A LOCAL mum is encouraging people aged between 16-30 to register with Anthony Nolan after her daughter was diagnosed with Acute Myeloid Leukaemia two weeks ago.
Samantha Melrose spoke to the Buchanie about her 16-year-old daughter Catherine’s diagnosis.
She said: “Her condition is very serious and more unusual in someone so young. 75 per cent of cases are found in the over 60s. Catherine’s condition may have been found by chance. She had been complaining of headaches but was otherwise well.”
Her blood was taken on Christmas Eve to rule out anaemia and following two further blood tests the leukaemia was suspected.
This was confirmed with a bone marrow aspiration done when she was admitted to Aberdeen Royal Infirmary. Doctors are still uncertain if the headaches were linked or were just a coincidence.
When asked how Catherine is doing Samantha said: “She has been extremely brave and has handled everything very maturely.”
Catherine has just completed her first ten days of chemotherapy. She will have around three weeks to allow her blood levels to recover and will then have a second ten day course. She will then go on to have a stem cell transplant.
Her younger sister Lizzie, 14, has been tested to see if she will be a match although the family still have to wait another two weeks to find out the result. The chances of her being a match is one in four but if she isn’t, an anonymous donor will be sought via Anthony Nolan.
Samantha added: “If Lizzie is a match it would mean the whole process could happen in Aberdeen but if she isn’t, Catherine would have to go to Glasgow for at least a month to receive stem cells anonymously if a donor can be found. According to the Anthony Nolan Trust, there are currently almost 1600 people in the UK waiting for a stem cell transplant and 37,000 worldwide. Currently they successfully find a donor for around half of the people needing a stem cell transplant. Imagine if you could be a match for one of them.”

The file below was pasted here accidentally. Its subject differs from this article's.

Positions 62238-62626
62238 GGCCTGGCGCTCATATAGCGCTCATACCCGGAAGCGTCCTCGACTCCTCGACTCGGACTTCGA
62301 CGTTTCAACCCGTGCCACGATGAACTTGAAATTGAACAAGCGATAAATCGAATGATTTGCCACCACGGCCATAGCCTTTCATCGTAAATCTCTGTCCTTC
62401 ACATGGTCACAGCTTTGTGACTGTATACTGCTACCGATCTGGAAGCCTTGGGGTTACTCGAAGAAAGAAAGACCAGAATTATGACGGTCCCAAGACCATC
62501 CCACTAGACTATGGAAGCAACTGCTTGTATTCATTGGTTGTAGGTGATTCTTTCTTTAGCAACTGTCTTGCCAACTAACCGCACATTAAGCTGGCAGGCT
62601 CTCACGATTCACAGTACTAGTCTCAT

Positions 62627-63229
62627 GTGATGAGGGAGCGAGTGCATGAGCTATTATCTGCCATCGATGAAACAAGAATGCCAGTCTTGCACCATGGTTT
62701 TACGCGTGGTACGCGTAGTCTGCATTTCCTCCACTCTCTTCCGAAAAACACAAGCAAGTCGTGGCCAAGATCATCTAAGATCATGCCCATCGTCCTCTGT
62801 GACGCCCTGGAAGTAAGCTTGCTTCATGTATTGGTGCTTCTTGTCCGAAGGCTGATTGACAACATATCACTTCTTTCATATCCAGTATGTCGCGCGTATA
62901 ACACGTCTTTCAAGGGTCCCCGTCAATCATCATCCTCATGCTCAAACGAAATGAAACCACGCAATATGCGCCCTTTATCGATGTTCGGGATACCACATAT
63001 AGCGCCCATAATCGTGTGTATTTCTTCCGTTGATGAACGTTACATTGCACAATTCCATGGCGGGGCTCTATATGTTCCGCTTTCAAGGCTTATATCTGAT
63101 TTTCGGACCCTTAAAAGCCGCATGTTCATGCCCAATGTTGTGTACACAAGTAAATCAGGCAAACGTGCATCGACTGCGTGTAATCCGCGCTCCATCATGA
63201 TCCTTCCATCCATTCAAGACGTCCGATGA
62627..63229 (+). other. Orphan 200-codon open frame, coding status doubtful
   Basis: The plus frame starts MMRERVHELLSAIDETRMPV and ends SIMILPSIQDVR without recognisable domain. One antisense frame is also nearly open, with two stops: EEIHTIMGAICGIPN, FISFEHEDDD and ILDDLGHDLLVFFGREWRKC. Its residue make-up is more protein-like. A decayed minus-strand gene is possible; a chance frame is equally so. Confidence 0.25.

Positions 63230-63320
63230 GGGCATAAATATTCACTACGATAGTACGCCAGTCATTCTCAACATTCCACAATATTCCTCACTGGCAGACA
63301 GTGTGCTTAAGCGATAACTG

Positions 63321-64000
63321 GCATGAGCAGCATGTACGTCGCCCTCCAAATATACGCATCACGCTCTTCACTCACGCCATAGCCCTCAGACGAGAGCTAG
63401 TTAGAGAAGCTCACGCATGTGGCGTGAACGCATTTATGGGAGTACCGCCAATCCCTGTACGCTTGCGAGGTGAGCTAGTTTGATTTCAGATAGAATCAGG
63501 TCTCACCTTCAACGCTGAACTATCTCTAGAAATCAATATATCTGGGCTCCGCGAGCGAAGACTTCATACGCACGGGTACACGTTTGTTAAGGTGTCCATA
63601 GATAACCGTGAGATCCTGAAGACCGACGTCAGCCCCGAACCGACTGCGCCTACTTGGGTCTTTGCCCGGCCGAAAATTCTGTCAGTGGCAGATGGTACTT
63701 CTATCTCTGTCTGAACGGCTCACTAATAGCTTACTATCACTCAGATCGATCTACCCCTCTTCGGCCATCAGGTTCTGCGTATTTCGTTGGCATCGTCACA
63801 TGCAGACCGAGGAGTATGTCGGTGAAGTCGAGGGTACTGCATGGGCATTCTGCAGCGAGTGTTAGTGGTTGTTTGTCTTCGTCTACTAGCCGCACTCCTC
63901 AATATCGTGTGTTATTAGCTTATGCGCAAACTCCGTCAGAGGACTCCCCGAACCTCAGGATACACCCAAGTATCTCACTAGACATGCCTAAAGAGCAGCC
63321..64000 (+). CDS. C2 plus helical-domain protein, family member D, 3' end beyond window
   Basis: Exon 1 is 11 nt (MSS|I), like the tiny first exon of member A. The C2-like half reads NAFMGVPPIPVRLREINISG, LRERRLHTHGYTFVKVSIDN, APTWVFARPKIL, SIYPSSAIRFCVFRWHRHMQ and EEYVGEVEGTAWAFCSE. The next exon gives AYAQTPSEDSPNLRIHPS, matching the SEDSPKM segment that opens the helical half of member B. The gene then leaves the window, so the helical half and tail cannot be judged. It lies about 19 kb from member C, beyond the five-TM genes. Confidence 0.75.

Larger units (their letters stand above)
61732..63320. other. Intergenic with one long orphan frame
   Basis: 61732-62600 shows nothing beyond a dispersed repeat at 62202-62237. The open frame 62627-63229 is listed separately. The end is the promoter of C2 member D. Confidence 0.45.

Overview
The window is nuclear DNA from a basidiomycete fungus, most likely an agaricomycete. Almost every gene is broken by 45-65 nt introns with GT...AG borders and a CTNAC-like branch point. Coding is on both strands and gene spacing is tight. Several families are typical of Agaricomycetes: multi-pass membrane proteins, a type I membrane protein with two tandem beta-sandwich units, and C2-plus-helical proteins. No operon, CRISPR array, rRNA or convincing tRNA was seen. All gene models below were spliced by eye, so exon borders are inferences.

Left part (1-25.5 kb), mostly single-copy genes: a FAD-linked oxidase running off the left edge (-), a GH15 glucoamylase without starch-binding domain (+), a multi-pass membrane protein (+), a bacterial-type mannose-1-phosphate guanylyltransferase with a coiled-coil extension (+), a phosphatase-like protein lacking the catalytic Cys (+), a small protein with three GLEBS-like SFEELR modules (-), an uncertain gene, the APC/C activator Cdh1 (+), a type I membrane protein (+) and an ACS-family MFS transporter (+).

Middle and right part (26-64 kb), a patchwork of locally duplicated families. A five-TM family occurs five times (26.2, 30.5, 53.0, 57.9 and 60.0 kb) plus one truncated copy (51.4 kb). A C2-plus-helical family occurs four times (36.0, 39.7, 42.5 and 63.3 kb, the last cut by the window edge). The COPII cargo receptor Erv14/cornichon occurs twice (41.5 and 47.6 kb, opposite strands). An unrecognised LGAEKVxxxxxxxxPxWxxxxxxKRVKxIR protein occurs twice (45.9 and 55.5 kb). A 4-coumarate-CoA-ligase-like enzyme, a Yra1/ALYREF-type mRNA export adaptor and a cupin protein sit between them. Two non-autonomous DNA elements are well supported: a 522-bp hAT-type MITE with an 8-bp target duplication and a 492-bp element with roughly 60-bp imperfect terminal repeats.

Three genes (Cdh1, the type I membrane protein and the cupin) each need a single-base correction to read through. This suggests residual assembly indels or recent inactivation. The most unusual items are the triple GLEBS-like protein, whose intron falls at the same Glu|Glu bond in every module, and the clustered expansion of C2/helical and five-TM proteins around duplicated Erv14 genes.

Samantha explained what registering involves: “Anthony Nolan no longer normally need actual bone marrow or take blood initially. They simply use saliva in a spit kit that you receive in the post when you sign up. You spit in a vial, fill in the form, post it back and they do the rest. If you are matched with anyone whilst on the register you will be contacted by Anthony Nolan. They will come to your work/home/school etc. and administer a drug to stimulate your stem cells over a three day period. They will then fly you to London where stem cells will be gathered from a blood donation. By doing that you could well be saving someone’s life.”
The age group required for registration is 16-30 years and Samantha added: “This could happen to anyone. Catherine had no risk factors and no other health problems. Registering and the spit kit are so easy to do and of you are called, taking a day out of your life to donate stem cells could help save someone’s life. In some countries registration is mandatory as part of national service - most donors apparently come from Israel for this reason.
“Catherine was still at school and because of the diagnosis and treatment she will miss her Highers. This was what upset her most when she was diagnosed - her prelims were the very next week. She wasn’t noticeably ill and I had to take her out of school to be admitted to hospital. Some of her friends have registered in the hope they could be a match for someone, many of my friends and work colleagues have registered too.
“Someone I know registered 18 years ago and has never been matched but I heard of someone who was called two weeks after they signed up. A few years after a donation, the donor and recipient can arrange to meet up if both parties wish - how wonderful would that be?”
In order to be considered “cured” patients must be free of the leukaemia for five years and on successful completion of treatment, will continue to be monitored very closely.
Samantha is working with Anthony Nolan to organise a recruitment day locally. This is something she did many years ago with her partner in Clever Tots Nursery when two children in their care were diagnosed with leukaemia.
Samantha said: “Please go online now and register at www.anthonynolan.org. Each registration costs Anthony Nolan £100 to process - if you are too old to register but would still like to help, could you perhaps raise some money for this fabulous charity? Many of Catherine’s friends are already planning events.
“Catherine will also need lots of blood and platelets along the way, please go along the next time blood donors are here in Peterhead or if you prefer you can pop into the unit at Aberdeen Royal Infirmary to donate - it is open from Monday to Friday.”